XJC.COM.AU - Ian Duncan's Coupe Story

  The Website dedicated to the XJC -
  Jaguar and Daimler XJ Coupes

Ian Duncan - My Coupe  - 1977 Jaguar 4.2C

Modernising an XJC.

“Hope springs eternal in the human breast: Man never is, but always to be Blest”.

Alexander Pope probably wasn’t thinking of car restoration when he coined this phrase in the early 18th century, however it does seem to fit remarkably well –  particularly when you want to modify as well.

Click on pictures below for a larger view.


After 4 years of effort, I felt the urge to let other people know about this project, however was keen to avoid writing yet another restoration chronicle – there are many others out there more comprehensive and interesting than anything I might write. It did cross my mind however, that others might be interested to read about the rationale behind the restoration, and some of the details of modifications made along the way.

People have varying attitudes to living with an old car. Some will buy a good original car and do their best to keep it that way, while others will buy a cheaper car and deal with problems as they arise. I don’t enjoy having a car with obvious blemishes, and so a complete strip down, bare-metal body restoration, all mechanicals, interior and trim was always part of the plan. One of the benefits of this policy, as I found out previously by restoring and then using a S1 XJ6 over 14 years, is you end up with a car that is very reliable in the long term.  And the downside ? - $$$. In addition to restoration, some modifications were planned, mainly with a view to making the car more useable.

The car is a 1977 XJC 4.2. Original colours were Squadron Blue and Cinnamon interior – surely one of the better combinations in the late 70s? I am the 4th owner, and bought it in a sorry state as a restoration project. It was fitted with a 350 Chev that ran like a pig (don’t they all?), and a T400 auto. Body and interior were reasonably original, and there were a few bonuses - the seats had recently been recovered, and a few spares were included such as a set of new body rubbers.





Perhaps the 1st question is why choose an XJC ? Firstly, while quite a complex car to restore, they share 95% of their components with conventional S2 XJs, and so most parts availability is not a problem. Secondly, an XJC is quite a practical and ‘liveable’ car - you can fit adults in the back seat; they came standard with a reasonably effective climate control system and power steering; and they offer levels of quiet and smoothness that compares well with modern cars. Finally, XJCs have that combination of rarity, aesthetics, and performance that make them a very appealing car by most standards.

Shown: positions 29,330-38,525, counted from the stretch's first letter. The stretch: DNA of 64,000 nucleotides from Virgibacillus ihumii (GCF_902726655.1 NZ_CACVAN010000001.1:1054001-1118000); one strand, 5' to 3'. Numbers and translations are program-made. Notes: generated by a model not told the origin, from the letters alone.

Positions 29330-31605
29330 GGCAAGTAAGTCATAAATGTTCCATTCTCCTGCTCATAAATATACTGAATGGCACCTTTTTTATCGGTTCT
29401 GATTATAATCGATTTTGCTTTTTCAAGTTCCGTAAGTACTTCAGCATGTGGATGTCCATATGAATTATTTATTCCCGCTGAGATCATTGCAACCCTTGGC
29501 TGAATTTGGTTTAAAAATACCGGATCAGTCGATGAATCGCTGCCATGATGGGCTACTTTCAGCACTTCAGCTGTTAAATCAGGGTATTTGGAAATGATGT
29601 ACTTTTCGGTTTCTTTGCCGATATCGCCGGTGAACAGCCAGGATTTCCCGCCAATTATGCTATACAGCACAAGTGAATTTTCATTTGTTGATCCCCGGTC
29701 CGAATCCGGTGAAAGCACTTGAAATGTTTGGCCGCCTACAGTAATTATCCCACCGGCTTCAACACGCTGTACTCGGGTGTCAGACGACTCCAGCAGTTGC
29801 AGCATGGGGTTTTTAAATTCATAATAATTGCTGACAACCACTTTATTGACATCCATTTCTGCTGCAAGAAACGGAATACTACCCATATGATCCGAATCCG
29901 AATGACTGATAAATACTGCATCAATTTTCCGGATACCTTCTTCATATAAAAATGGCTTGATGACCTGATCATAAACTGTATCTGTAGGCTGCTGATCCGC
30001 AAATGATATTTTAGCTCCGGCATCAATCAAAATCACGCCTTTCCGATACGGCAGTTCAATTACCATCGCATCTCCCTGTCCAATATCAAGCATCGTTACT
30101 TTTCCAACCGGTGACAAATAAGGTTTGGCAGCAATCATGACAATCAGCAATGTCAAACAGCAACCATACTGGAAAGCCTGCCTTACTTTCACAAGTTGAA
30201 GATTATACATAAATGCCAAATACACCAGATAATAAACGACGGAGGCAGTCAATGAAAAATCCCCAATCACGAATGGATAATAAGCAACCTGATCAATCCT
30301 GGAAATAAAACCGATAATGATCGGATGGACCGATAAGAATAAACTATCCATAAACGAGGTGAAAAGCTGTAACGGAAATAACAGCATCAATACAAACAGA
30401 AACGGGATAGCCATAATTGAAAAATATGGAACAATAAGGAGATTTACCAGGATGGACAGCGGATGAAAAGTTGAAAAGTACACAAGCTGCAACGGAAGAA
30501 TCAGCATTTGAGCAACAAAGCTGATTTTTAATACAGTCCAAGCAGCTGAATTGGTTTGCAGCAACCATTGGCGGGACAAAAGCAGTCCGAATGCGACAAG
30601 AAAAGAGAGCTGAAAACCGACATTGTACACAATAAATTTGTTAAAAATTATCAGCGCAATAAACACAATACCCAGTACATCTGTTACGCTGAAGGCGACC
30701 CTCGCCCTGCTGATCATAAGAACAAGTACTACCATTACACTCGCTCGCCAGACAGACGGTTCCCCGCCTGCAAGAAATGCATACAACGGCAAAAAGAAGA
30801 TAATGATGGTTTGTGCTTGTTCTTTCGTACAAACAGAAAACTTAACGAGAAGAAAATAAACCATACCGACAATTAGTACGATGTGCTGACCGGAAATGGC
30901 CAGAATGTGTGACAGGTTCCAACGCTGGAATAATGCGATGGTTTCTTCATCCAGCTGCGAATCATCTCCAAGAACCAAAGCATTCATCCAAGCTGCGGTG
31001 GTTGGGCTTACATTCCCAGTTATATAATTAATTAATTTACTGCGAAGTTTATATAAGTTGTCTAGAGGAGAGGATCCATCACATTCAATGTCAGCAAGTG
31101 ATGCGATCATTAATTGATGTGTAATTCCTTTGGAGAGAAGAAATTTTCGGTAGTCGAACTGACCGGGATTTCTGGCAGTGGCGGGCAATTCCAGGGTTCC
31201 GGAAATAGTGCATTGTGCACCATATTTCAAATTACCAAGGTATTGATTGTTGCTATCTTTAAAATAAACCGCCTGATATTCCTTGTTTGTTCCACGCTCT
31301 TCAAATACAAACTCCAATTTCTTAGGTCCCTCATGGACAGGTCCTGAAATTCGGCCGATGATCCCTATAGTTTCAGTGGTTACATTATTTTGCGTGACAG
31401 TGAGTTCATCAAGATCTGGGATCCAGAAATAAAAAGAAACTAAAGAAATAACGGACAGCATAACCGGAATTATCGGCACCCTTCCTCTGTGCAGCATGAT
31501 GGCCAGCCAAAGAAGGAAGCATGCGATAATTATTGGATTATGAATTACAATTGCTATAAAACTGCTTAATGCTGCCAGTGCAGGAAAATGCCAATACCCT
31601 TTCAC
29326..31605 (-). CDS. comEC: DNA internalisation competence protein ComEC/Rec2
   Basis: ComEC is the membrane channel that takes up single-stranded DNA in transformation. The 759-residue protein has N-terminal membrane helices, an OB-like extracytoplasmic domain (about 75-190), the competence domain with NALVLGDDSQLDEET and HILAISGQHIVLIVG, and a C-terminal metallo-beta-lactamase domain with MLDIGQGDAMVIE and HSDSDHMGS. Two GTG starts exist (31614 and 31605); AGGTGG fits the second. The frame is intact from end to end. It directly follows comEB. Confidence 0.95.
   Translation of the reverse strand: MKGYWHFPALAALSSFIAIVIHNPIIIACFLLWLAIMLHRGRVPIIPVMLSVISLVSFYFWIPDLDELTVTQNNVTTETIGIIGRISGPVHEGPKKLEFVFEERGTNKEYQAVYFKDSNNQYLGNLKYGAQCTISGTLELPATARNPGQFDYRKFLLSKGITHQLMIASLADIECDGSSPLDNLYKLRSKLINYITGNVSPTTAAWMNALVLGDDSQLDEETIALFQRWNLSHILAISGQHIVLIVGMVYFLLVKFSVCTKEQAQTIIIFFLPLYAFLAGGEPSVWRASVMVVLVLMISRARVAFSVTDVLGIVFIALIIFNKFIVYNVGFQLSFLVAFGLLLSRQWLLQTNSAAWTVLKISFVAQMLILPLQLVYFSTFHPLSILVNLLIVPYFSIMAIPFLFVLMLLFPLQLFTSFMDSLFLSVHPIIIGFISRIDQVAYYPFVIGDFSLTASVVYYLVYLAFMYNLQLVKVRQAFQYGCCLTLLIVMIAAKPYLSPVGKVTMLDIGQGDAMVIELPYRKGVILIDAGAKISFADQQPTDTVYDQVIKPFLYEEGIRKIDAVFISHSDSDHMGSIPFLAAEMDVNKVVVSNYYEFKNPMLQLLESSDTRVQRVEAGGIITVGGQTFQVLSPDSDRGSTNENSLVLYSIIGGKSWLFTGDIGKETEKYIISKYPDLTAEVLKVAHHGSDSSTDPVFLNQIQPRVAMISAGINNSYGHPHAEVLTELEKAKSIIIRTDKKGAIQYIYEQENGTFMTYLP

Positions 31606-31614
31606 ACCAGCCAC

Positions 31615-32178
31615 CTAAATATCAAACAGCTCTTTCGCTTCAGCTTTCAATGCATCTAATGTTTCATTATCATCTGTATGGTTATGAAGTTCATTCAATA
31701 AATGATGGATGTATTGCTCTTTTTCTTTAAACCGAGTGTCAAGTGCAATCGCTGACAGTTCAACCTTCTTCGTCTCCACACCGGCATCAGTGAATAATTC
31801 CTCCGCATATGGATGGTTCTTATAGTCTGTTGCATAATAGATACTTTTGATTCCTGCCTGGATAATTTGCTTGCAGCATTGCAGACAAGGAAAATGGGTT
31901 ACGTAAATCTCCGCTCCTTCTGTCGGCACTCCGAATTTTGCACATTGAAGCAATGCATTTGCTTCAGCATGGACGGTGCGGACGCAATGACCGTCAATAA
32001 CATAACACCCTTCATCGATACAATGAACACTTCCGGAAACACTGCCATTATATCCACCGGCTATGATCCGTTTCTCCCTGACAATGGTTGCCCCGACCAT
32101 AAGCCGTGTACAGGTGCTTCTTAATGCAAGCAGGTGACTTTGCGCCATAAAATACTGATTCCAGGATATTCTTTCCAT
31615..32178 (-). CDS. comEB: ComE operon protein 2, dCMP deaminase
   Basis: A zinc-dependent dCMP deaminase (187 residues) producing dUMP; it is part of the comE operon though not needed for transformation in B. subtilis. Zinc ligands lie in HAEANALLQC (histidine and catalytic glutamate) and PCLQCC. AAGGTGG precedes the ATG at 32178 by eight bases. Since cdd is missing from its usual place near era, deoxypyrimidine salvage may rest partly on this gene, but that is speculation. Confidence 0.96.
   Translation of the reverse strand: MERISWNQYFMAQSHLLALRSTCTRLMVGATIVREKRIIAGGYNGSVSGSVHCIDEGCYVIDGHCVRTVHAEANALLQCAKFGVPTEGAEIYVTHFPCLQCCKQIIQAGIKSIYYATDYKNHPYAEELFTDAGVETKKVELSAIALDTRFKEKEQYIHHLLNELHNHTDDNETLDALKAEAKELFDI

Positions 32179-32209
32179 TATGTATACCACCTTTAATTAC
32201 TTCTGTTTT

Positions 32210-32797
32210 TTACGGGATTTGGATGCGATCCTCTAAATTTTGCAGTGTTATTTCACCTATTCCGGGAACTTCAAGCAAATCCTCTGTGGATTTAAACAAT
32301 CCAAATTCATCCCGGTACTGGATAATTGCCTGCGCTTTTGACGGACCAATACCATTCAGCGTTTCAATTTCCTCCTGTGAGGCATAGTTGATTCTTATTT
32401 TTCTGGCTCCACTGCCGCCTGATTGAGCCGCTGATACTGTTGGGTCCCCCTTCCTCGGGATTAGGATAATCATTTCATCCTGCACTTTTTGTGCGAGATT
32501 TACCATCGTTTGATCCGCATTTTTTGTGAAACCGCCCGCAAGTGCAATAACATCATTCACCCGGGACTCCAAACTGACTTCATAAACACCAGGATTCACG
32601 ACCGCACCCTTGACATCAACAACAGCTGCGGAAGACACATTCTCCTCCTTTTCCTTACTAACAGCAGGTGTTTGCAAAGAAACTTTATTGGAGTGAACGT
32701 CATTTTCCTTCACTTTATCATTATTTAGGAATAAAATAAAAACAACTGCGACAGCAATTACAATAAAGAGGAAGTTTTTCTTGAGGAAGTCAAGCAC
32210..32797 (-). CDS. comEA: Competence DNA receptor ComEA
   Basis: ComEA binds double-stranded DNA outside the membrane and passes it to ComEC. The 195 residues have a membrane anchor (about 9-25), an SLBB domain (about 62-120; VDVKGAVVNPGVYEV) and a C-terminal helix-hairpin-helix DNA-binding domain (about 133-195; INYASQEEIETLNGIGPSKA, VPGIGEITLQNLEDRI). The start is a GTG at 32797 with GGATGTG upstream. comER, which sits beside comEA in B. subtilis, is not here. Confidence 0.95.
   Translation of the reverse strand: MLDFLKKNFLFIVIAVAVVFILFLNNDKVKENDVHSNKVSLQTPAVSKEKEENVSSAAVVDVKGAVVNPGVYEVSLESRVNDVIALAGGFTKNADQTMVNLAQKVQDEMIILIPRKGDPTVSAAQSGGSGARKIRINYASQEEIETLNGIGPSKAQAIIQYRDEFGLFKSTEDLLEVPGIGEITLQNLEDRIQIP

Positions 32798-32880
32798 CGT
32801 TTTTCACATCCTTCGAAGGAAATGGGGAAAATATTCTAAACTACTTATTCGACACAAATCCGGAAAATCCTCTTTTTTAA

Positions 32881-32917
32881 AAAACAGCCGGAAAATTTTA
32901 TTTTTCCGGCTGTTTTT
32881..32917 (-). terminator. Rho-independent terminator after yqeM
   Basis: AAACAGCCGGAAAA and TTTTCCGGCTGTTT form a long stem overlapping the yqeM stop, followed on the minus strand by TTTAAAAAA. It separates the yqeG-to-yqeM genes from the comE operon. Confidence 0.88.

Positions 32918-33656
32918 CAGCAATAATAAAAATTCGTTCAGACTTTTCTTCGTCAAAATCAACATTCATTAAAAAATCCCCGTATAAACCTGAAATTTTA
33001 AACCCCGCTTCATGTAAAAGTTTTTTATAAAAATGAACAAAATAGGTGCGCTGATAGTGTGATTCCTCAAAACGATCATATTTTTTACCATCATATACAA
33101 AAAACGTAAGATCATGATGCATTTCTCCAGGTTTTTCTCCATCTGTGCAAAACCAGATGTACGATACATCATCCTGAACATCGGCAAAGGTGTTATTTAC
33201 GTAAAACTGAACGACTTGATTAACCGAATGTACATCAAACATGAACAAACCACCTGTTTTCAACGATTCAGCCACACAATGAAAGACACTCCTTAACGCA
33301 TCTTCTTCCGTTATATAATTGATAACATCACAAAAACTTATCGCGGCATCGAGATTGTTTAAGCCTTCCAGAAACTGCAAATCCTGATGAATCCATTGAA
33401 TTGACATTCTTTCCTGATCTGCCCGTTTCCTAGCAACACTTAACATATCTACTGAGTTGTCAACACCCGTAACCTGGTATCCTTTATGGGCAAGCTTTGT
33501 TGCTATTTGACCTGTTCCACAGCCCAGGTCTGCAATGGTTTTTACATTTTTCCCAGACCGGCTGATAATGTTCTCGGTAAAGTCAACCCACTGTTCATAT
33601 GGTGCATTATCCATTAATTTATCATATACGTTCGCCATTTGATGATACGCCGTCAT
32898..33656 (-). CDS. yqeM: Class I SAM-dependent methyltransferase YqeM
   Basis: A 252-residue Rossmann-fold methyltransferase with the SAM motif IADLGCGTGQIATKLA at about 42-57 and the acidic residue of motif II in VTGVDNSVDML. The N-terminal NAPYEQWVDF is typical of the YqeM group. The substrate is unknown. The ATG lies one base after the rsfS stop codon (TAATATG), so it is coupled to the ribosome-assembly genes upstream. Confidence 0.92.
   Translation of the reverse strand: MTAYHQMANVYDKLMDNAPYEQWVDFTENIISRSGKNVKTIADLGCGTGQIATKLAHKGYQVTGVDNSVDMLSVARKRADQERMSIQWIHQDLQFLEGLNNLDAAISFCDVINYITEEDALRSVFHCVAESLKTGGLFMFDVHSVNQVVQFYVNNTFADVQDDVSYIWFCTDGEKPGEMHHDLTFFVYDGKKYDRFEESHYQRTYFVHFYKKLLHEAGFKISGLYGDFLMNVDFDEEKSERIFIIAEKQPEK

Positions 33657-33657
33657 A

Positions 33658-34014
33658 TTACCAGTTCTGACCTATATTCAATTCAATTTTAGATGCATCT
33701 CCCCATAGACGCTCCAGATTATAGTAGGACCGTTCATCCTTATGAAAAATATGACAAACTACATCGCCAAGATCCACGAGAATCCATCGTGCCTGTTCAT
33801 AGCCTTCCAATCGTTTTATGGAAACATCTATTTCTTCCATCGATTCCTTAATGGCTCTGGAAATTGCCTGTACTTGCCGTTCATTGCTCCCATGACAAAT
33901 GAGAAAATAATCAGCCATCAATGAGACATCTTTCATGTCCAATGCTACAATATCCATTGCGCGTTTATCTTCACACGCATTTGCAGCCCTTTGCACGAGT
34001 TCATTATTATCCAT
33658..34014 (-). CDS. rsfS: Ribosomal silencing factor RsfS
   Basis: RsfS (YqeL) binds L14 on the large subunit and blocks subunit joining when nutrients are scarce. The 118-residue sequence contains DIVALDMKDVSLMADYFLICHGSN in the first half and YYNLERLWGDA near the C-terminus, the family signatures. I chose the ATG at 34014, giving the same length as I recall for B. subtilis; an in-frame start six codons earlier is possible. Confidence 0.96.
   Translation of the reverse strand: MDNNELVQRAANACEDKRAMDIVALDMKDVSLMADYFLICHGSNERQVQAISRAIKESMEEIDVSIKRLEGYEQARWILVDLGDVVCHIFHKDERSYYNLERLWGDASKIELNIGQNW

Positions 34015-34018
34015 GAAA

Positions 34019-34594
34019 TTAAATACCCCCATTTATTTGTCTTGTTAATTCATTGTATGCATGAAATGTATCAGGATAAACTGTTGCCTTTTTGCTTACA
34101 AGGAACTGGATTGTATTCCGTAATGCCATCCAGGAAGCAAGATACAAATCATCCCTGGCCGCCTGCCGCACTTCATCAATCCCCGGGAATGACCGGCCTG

One of the objectives of this exercise was to end up with a car that could serve as the 2nd family car. As such the potential maintenance and running costs of a V12 were a big factor in favour of looking for a 6.


One of the worst things about Jaguars is that most of them have old-man’s gearboxes. My previous S1 was a manual overdrive, and it was only the temperamental and fragile overdrive – particularly behind a warmed up 4.2 XK - that decided me to go for a 5 speed conversion instead.

The engine was another item to receive attention. The V8 was installed into the S1, and with a bit of detailed tuning it still ran like a pig, albeit quite a smooth, grunty and very thirsty pig. The 4.2 originally from the S1 had been comprehensively re-built in the mid 1990s, and had done 50,000 careful kms since, running on $12/litre synthetic oil.

XK is huge compared to a small block Chev


More due to personal interest and the ‘why not’ factor than due to cold reasoning, conversion to fuel injection and electronic ignition was another part of the plan. This is opening a big drawer in Pandora’s box, however, as there are many ways you can go about doing this, and fitting a system from a S3 while simplest, is certainly not the only option.

The option chosen was to fit modern sensors and a digital engine management system. Doing a modified system required some effort. Aside from the research and assessment of various options, a number of adaptor and cover plates had to be designed and manufactured for the inlet manifold, a S3 distributor had to be modified to suit externally controlled ignition advance, an amplifier that suited the inductive pickup in the distributor had to be sourced, however probably the most difficult job was making up a wiring loom and grafting all the new electrics into the existing electrics. The result is essentially a Jaguar manifold and injectors, with a GM digital engine management system, throttle body, ignition and sensors. In this later regard it most resembles a VN - VT 5.0L Commodore.